to our understanding of later prehistoric activity in this area.
The monument includes a slight univallate hillfort, two avenues, a saucer
barrow, a regular aggregate field system and associated earthworks on Walton
Common a plateau situated on a carboniferous limestone ridge overlooking an
area of Levels to the south.
The slight univallate hillfort is situated at the west end of the site, and is
approached from the east and west by two avenues. The hillfort has a sub-oval
level interior, with maximum dimensions of 100m from east to west and 90m from
north to south, defined by a single rampart consisting of a rubble-built bank
surrounded by an external ditch from which material was quarried during its
construction. The bank is 3.5m wide, the ditch 2.5m wide and the top of the
bank is c.0.75m higher than the base of the ditch. The quarry ditch was cut in
a series of segments on the south western side of the monument, but appears as
a continuous trench on the remaining sides. There are two entrances to the
hillfort, on the south western and north eastern sides. Both entrances are 5m
wide and are each associated with one of the two avenues.
Aligned on the south western entrance is an avenue which runs for 10m towards
the south west. This avenue has two parallel banks which are spaced 5m apart
and are 10m long and c.0.3m high; both are associated with external quarry
ditches 1.5m wide and c.0.4m deep.
The north eastern entrance of the hillfort is associated with an avenue which
runs north east for 150m. This avenue has two parallel rubble-built banks
spaced 10m apart; both banks are 1.5m wide and both are associated with
external quarry ditches 1.5m wide. The banks of the avenue are 0.4m-0.6m
higher than the base of the ditch. There is a gap between the western end of
the avenue and the hillfort's bank; as this is flanked by a quarry on either
side, it gives the approach to the entrance of the hillfort the false
appearance of a raised causeway.
Also to the east of the hillfort are two cross banks and ditches, one of
which runs across the eastern avenue at right angles approximately two thirds
along its length; the other is at the eastern end of this avenue. Both have
similar dimensions to the main earthwork features of the avenue. The eastern
cross bank and ditch is the larger. This is orientated north west to south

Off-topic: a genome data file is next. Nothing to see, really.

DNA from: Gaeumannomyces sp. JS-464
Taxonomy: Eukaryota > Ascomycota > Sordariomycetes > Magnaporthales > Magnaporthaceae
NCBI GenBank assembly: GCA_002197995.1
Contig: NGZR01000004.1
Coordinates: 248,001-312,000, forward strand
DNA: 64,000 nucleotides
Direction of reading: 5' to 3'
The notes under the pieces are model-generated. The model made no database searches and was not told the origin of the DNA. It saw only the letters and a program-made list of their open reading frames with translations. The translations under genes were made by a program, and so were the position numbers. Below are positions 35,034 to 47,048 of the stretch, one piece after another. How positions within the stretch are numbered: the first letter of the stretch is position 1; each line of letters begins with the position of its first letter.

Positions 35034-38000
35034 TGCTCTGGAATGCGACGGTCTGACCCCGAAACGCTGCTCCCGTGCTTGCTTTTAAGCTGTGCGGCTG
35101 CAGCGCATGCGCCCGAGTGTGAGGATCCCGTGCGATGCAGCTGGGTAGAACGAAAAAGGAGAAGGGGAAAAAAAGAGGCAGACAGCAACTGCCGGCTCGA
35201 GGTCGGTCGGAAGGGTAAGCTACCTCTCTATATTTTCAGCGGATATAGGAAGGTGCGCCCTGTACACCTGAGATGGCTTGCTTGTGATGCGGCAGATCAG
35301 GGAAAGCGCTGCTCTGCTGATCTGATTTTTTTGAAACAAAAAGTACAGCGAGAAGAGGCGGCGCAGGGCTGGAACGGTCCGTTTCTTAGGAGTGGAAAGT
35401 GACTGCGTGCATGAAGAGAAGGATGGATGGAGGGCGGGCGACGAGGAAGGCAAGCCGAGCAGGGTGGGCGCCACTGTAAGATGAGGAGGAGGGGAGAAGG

east and runs for a length of 100m. There is an entrance in the feature which
corresponds with the eastern entrance to the avenue.
These related features are interpreted as an early slight univallate hillfort
which was later modified by the construction of the associated avenues and
earthworks, probably for reuse as a stock enclosure.
To the south east of the main hillfort is a three sided earthwork which may
represent a second, partially completed enclosure. This has a rubble-built
bank 1.5m wide associated with an external ditch 2m wide. The bank is c.1m
higher than the base of the ditch.
To the north of the eastern end of the eastern avenue and situated on level
ground, is a saucer barrow which represents the earliest evidence for human
activity on the common. This has a raised internal area defined by an external
bank 1.5m wide and up to 0.5m high and internal ditch 1.5m wide from which
material was quarried during the construction of the monument. This has become
infilled over the years but survives as a buried feature.
To the north east of the hillfort and its associated avenues lies a regular
aggregate field system. This has rubble built banks 2m wide and up to 0.45m
high which define at least 12 rectangular plots of land with average
dimensions of 22m by 60m. This field system is broadly contemporary with the
hillfort and may be representative of Iron Age landuse. The open ended
fields may indicate an arable rather than pastoral use, although hurdling
could have been employed to control stock movement.
Excluded from the scheduling are all fence posts relating to the field
boundaries, although the underlying ground is included.
The site of the monument is shown on the attached map extract.
It includes a 2 metre boundary around the archaeological features,
considered to be essential for the monument's support and preservation.